During the famous dog-food-poisoning crisis ofworried consumers called their dog-food companies for information. Were the brands getting their chow from the plant in China responsible for the tainted food?
Many of the companies couldn’t answer the question. They had outsourced their outsourcing to another company in China that hadn’t yet unc who had gotten which food. The American companies didn’t even do their own outsourcing. The core of the book is this analysis: The economic structures that worked so well for extracting wealth from rusbkoff colonies and bringing it to the capitals of Europe are still at the heart of modern corporate structure and modern economies.
And, because they were designed to draw wealth from the center, they continue to have that effect. And, since the rules were designed to favor corporations over ordinary people, people come in second unless they act like corporations. The thing is, people aren’t corporations. When they try to complete on those terms, they lose. The ones who do it better than others might come out ahead of their neighbors, but they still lose to the corporations. There are always two parts to a book like this.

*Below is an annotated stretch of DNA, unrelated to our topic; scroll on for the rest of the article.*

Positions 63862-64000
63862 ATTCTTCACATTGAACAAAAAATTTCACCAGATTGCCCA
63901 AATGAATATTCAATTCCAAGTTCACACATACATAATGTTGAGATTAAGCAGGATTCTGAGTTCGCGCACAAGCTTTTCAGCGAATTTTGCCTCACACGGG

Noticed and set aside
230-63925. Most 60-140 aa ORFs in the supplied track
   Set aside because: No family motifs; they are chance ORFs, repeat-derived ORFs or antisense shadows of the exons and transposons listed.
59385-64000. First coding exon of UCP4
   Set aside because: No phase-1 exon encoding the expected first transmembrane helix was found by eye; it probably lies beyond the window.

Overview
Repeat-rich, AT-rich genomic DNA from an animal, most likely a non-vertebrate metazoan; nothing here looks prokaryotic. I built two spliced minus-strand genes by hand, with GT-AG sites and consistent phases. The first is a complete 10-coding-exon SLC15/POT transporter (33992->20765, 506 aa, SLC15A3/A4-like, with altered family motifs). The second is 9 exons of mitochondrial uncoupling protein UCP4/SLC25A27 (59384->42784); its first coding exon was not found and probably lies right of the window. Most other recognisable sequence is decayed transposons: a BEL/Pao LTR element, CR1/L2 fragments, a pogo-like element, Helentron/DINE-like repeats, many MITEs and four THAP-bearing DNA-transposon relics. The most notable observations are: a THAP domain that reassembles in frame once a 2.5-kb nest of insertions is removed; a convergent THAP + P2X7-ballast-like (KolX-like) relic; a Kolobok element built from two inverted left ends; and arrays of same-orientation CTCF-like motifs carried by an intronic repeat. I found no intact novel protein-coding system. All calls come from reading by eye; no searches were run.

First, there’s the analysis of the problem. Rushkoff has done well here. He lays out the case that there is a problem, and offers a compelling analysis that the economy is structured in such a way that only corporations can win.
The second is to propose solutions. Many people ilfe suggested that the solution is simply for people to out-corporate the corporations. After all, corporations are made up of people, and when you get to the bottom of it, people do all the work anyway. Rushkoff says this won’t work–when we try, we will always end up competing with one another:.
Instead of working with one another to create value for our communities, we work against one another to help corporations extract money from our communities. The solution, Rushkoff says, is to reconnect locally in our own communities.
When we move local interactions outside the realm of the money economy –when we interact with one another as friends and neighbors–we deny the corporations the opportunity to extract value. The psychological hurdle to cross is the inability to accept that ten thousand dollars of one’s time spent making a local school better will create more value than thirty thousand dollars of one’s money spent on a private school.